Automakers are side-by-side in a road race to develop the world’s first fully autonomous vehicles. Manufacturers hope cars that can drive themselves will reduce accidents, improve traffic flow, and allow humans to escape mundane commutes. LiDAR and embedded vision are two vision technologies poised to increase safety in autonomous vehicles.
LiDAR and Embedded Vision Improve Automobile Safety
The companies developing machine vision technologies for autonomous vehicles have a range of sensors to choose from. Two popular choices are LiDAR and optical cameras. Elon Musk has stood firm on computer vision as the sensor of choice for Tesla. A neural network analyzes the images from the cameras surrounding their cars to make driving decisions.
Camera data and complex algorithms come together to make up embedded vision systems. With these systems, the car can process much of the data on its own and make intelligent decisions in real-time. But keeping the cars connected is integral to collecting data and helping manufacturers craft updates that roll out automatically to the autonomous vehicles.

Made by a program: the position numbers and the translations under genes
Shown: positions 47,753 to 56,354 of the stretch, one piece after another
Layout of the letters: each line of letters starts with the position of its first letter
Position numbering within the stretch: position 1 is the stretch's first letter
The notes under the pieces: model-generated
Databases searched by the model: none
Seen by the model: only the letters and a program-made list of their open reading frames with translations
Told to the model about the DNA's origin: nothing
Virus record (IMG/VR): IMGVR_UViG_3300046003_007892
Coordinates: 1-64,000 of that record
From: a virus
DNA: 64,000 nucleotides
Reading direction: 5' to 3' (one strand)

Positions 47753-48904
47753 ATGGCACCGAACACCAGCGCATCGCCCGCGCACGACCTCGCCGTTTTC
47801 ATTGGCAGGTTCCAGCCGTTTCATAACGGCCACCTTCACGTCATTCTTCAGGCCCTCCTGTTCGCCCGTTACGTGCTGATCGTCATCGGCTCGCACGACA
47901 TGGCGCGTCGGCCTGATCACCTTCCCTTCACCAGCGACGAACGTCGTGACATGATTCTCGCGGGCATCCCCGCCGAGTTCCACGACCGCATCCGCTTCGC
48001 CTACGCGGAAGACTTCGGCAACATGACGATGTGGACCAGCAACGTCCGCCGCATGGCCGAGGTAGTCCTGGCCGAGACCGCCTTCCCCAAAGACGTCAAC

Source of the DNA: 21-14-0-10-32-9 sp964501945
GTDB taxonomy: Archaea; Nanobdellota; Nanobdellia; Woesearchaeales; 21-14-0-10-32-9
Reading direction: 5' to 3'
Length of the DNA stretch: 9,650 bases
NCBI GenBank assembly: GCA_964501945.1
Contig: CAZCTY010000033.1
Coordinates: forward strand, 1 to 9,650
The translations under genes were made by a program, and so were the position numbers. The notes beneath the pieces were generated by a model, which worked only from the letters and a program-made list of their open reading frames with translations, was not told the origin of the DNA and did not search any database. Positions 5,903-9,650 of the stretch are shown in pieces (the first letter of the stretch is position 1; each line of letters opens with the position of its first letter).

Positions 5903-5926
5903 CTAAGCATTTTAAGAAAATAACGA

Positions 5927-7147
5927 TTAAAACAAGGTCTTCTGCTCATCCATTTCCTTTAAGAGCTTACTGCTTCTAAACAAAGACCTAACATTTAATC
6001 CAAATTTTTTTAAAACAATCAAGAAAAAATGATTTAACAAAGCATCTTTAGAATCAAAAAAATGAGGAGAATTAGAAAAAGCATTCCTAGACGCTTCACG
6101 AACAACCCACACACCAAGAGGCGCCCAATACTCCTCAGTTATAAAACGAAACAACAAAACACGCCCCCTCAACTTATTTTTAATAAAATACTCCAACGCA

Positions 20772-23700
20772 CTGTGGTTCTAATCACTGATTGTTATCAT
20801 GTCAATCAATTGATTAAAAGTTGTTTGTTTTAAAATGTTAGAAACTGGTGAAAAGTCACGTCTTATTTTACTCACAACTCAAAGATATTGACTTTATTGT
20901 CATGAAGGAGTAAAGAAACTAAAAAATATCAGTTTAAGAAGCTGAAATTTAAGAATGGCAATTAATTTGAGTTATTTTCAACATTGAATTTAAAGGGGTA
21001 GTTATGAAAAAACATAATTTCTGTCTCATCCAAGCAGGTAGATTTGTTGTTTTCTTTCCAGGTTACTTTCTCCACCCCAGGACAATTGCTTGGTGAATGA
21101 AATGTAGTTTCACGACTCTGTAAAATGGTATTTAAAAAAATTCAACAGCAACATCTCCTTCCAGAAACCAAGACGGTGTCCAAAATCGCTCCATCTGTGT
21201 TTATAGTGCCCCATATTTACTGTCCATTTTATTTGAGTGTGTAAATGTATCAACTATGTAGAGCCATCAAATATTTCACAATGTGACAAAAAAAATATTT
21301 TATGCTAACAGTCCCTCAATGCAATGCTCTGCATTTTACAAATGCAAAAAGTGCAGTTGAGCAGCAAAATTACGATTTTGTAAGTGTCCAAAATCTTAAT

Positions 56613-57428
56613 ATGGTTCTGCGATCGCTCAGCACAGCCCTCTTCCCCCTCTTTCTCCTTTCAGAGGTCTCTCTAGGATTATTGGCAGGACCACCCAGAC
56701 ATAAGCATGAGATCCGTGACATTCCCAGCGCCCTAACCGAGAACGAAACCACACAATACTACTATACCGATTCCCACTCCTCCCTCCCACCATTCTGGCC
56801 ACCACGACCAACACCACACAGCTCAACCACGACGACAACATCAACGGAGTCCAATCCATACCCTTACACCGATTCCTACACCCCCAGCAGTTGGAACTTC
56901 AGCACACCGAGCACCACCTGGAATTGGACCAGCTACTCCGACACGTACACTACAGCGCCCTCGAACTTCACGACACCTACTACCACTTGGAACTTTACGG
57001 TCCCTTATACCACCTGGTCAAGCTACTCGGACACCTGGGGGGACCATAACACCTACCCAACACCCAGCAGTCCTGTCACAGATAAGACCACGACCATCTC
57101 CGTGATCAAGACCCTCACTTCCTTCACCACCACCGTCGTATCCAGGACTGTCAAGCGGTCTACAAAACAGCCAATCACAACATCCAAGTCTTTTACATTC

Others in the industry believe that LiDAR (Light Detection and Ranging) is the way to go. This system uses laser pulses to build a real-time 3D map of the vehicle’s surroundings. Although the cost of LiDAR is much higher than optics, there are challenges to overcome with cameras and the interpretation of the data they collect. LiDAR does a fine job of helping cars avoid collisions.
The Future of LiDAR and Embedded Vision in Autonomous Vehicles
Right now, it’s hard to say which technology will win the checkered flag and find itself the standard in autonomous vehicles. Perhaps it will be a combination of both embedded vision and LiDAR. The two technologies don’t need to compete; they can work together to provide a safer driving experience. Many on the side of computer vision argue that humans have been driving cars for over a hundred years without LiDAR.
However, the goal is to improve the safety of driving as vehicles become fully autonomous. Like humans, machine vision cameras struggle in poor driving conditions. Rain, fog, and night make visibility difficult. But LiDAR can map its surroundings in any situation or environment. And since optical cameras can better distinguish between objects and can more easily capture traffic signals and road signs without distraction, combining the two may be a win-win scenario.
Of course, machine vision cameras and sensors aren’t only used for autonomous vehicles. Purchase a camera or sensor from Phase 1 camera or sensor for your embedded vision project today!